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Foglight for Microsoft DOT NET 5.9.11 - Application Servers User Guide

Monitoring Application Servers Monitoring Systems Monitoring Servers Monitoring Deployed Applications Monitoring Requests Managing Traces Using Object Tracking to Locate Memory Leaks Monitoring Methods Application Servers Monitor Views
JVM view Method Groups view Request Types view Entity EJBs view Message Driven EJBs view Stateful Session EJBs view Stateless Session EJBs view Deployed Applications view JSPs/Servlets components view Resource Adapters components view Web Applications components view Web Services components view .NET views JBoss Services views Oracle Services views Tomcat Services views WebLogic Services views WebSphere Services views JMX Administration dashboard JMX Explorer dashboard
Appendix: Regular Expressions

Monitoring Application Servers

This Foglight for Application Servers User Guide provides instructions and conceptual information about how to monitor and display .NET and Java EE Technologies metrics, and JMX metrics from JMX-enabled systems.

In addition, this guide provides information about the Application Servers Administration and Monitor dashboards and views. This guide is intended for any user who is interested in monitoring .NET or Java EE systems, or JMX data with Foglight for Microsoft .NET, Foglight for Java EE Technologies, or Foglight for JMX. Guides that are common to these three products are called the Foglight for Application Servers guides.

The Application Servers Monitor dashboard provides a centralized location for monitoring your .NET, Java EE Technologies, and JMX systems, servers, deployed applications, requests, and methods. From this dashboard, you can view the health status of your monitored components, and investigate any alarms that occur.

The Application Servers Monitor dashboard displays services as defined by the default Application Servers service category. The Application Servers category contains all Java EE, JMX, and .NET services.

If you want to view only a specific subset of services (such as only All .NET Systems), you can select the service.

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On the Application Servers Monitor dashboard, click the edit icon .
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In the Service Selection dialog box that opens, select the name of the service you want to display on the dashboard.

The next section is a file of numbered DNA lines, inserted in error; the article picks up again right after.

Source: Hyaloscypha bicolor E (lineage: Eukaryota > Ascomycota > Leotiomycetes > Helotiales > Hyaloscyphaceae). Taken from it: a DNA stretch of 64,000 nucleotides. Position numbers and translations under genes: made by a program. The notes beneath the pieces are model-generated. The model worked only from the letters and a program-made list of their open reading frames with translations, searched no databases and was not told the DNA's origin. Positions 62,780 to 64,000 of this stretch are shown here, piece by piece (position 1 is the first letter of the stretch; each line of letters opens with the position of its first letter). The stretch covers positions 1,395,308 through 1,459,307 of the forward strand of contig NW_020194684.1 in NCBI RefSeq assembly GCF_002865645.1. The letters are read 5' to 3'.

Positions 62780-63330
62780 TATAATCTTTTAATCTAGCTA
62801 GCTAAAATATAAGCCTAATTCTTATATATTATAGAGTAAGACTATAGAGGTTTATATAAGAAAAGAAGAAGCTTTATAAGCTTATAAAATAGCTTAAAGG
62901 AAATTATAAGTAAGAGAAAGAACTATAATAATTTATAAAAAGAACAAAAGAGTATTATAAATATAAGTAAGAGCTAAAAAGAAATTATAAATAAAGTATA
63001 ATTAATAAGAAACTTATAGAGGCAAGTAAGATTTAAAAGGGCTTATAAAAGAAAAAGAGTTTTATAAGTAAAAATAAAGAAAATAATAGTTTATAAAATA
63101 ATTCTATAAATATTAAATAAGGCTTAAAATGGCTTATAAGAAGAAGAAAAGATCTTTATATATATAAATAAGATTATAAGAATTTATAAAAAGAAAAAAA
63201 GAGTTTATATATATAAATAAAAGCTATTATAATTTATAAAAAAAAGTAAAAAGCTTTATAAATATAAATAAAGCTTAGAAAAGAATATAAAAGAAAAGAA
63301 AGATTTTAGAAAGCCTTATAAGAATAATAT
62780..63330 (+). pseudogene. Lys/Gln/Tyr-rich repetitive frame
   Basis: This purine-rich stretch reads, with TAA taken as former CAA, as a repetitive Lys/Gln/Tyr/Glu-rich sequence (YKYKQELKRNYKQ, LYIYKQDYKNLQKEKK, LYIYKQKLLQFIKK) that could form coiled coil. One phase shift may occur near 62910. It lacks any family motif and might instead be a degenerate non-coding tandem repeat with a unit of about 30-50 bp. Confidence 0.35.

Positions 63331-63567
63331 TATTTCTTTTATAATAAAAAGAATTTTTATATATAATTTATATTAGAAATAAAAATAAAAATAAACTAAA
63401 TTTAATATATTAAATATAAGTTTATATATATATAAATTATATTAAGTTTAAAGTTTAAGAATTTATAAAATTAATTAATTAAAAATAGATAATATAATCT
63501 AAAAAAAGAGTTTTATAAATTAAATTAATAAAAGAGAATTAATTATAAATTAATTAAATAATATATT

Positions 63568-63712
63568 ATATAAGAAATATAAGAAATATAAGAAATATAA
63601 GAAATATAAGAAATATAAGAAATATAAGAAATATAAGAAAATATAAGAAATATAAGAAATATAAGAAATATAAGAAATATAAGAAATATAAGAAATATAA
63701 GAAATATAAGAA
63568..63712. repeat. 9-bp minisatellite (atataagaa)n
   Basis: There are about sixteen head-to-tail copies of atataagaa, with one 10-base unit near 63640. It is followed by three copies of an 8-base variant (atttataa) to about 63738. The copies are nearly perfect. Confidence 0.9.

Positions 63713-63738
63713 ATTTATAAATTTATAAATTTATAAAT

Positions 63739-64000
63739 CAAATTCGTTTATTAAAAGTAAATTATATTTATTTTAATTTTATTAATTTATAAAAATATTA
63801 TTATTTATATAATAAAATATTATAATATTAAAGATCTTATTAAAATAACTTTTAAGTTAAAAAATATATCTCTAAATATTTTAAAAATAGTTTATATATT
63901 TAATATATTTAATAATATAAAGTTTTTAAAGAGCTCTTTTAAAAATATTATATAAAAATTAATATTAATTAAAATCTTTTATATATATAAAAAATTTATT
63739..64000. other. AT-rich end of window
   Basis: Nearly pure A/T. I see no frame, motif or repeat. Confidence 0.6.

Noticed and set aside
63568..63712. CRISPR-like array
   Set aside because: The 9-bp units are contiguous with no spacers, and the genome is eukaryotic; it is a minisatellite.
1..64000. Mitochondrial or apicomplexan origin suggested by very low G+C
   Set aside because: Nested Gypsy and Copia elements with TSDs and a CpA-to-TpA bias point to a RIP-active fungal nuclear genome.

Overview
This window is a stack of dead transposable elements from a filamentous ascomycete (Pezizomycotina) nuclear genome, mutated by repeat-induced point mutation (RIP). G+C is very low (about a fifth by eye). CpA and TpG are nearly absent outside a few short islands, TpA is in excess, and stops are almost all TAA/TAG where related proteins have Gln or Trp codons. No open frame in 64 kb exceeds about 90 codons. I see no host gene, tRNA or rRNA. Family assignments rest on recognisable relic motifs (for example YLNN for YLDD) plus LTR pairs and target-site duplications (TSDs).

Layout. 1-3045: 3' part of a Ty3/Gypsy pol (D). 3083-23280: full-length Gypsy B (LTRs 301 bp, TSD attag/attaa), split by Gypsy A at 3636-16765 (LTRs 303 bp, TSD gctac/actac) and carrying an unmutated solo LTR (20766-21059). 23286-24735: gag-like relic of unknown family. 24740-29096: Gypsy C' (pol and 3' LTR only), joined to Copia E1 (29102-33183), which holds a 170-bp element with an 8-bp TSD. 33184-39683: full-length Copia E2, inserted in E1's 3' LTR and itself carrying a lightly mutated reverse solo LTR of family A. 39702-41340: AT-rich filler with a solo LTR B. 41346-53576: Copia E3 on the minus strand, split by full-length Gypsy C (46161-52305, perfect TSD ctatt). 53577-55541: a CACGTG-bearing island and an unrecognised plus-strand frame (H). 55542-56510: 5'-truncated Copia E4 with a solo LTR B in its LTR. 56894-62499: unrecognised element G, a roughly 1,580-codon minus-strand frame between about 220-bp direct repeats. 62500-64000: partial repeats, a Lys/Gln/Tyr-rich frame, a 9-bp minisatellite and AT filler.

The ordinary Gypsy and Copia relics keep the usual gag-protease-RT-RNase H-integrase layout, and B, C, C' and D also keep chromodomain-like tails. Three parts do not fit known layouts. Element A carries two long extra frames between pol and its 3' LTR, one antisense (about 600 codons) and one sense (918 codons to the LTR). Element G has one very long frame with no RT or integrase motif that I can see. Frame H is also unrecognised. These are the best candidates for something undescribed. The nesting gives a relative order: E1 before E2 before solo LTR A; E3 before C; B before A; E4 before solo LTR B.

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You can select a different service to view at any time using the same procedure. You can also create your own services.


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Using the Application Servers Monitor dashboard

The Application Servers Monitor dashboard organizes your .NET and Java EE Technologies monitoring data into views that are divided into five categories: Systems, Servers, Deployed Applications, Requests, and Methods. These categories are presented as tiles on the dashboard.

Click a tile to access the views for that category. For more information, see:

If you want to view only the components that have triggered alarms for that category, click the health status icon on the tile.

The health status icons act as a filter for the category, allowing you to focus on trouble spots within your system.

Some columns are not visible by default. You can use the customizer menu to show all available columns, or to reduce the number of columns shown if the information is not pertinent to your monitoring needs.

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Click Apply.

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Reviewing alarms

On the Application Servers Monitor dashboard, click the number next to Current Alarms: to open the Alarm Summary dialog box that lists the details of the current alarms.

Use these links to access more detailed information about the alarms affecting your monitored services.

For more information about managing alarms, see Viewing, Acknowledging, and Clearing Alarms in the Foglight User Help.


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Managing services

In Foglight, a service is defined as a grouping of one or more monitored components, such as Java Service Pages (JSPs), servlets, and Enterprise Java Beans (EJBs). Services can be nested within other services, each with their own monitored components. Application Server (Java EE and .NET) services are organized by predefined types such as: all monitored domains, WebSphere cells, OracleAS cluster topologies, JBoss partitions, Tomcat servers, or web applications.


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